I just watched the first 8 episodes of Studio 60 on the Sunset Strip , a great show that sadly got cancelled after 22 episodes. This show had it all: a great premise, sharp dialogue, believable characters I cared about. It dealt with corporate bullying, rasicm, sexism, religious bigotry, media hypocrisy and many more issues in deeply intelligent and very subtle ways.
Did the "greater audience" not get it? Who am I to blame? It's easy to be upset about networks making horrible reality-shows, but why blame them if that's apparently what audiences flock towards.
How do we deal with this cultural idiocy? Censorship is a serious issue in many countries, but a bigger problem is the general lack of interest in the quality that's out there. My friend B. is concerned with the little amount of knowledge people our age have in Iran of films that we've seen and have added to our cultural frame of reference. On his last trip to Iran he'd encountered very few people who had seen films by Jim Jarmusch or other directors B. admired, and a plan was hatched to send them over to friends and distribute them.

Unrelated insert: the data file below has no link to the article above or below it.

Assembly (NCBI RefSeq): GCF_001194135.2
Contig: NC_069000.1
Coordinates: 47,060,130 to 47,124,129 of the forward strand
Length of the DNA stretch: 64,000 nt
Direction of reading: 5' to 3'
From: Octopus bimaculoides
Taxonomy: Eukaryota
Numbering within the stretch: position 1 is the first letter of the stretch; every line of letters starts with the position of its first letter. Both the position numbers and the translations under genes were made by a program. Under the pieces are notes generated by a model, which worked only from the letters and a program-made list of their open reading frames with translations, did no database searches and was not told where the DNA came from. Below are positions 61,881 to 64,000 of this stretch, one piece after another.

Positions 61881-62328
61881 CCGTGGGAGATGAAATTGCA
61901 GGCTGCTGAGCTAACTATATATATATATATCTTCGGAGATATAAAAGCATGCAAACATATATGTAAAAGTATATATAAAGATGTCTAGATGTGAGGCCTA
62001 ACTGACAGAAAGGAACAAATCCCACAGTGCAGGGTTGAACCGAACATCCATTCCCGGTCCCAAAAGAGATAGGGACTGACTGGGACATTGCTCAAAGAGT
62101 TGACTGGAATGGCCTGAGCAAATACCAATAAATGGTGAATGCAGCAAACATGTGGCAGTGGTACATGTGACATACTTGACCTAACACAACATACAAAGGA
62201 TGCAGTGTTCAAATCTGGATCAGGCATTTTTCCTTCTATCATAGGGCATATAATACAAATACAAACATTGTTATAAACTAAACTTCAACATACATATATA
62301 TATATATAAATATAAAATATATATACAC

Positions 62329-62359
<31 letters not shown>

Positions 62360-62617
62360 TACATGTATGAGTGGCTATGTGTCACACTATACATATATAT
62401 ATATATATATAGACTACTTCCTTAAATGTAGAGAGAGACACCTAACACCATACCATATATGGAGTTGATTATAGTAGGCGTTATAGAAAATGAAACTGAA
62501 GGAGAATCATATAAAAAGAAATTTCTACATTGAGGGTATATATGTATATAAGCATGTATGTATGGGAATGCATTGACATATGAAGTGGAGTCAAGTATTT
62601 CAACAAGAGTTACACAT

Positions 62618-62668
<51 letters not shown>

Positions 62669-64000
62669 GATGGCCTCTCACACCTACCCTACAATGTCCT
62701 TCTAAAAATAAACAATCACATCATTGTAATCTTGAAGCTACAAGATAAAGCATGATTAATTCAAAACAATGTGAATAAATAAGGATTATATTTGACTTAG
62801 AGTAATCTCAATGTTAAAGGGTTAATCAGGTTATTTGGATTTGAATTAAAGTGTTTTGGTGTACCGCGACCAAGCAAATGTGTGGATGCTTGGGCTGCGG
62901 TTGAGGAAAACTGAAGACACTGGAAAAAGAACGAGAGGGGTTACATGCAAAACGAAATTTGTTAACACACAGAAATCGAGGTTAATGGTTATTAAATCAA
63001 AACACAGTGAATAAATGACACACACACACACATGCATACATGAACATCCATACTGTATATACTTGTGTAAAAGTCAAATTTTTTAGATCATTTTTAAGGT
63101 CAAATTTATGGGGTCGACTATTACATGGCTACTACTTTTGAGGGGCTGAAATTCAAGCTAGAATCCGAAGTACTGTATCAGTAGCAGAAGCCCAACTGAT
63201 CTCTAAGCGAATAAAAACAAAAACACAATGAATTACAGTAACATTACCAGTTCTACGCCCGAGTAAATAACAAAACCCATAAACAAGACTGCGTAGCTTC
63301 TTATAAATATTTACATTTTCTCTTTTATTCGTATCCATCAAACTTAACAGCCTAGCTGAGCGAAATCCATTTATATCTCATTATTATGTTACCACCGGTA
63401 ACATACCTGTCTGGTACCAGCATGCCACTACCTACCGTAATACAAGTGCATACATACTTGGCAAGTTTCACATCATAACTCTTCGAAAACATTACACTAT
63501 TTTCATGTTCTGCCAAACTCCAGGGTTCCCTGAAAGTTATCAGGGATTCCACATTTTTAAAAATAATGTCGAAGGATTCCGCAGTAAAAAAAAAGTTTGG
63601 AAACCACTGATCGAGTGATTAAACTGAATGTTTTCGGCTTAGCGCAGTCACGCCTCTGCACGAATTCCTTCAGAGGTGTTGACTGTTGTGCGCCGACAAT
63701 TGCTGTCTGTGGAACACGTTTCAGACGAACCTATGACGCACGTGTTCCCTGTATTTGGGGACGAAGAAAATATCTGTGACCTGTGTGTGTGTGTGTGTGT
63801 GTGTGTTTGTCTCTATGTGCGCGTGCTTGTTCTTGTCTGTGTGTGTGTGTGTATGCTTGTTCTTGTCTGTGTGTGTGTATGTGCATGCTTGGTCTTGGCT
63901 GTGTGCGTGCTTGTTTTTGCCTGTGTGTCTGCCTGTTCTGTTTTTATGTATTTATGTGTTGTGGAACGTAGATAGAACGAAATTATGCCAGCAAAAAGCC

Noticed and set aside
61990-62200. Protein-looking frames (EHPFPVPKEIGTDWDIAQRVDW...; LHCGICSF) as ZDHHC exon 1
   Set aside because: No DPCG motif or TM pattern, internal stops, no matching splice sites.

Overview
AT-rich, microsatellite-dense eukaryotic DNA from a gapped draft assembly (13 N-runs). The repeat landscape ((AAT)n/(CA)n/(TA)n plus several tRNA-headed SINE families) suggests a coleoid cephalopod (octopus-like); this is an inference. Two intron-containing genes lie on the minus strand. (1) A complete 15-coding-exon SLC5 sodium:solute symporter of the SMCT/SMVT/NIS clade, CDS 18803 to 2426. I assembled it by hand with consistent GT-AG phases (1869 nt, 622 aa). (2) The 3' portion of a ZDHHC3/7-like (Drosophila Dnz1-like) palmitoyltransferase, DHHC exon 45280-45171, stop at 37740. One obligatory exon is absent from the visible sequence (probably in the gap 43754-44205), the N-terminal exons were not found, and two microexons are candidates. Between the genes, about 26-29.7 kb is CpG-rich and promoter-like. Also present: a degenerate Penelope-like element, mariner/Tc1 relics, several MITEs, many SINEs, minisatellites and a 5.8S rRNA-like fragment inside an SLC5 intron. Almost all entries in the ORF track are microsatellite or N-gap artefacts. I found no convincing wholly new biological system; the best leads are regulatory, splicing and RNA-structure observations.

Even if he does, how many of our friends watch these films in Europe where they're readily available?
In other news, I mailed some of my poems to the New Yorker, as Tori suggested:
"Thank you for submitting your work to The New Yorker poetry department. Owing to the large volume of submissions, we request that no more than six poems be submitted at one time. We prefer to receive no more than two submissions per writer per year, and generally cannot reply to more. Due to the number of queries we receive, it may take us up to three months to respond to your submission."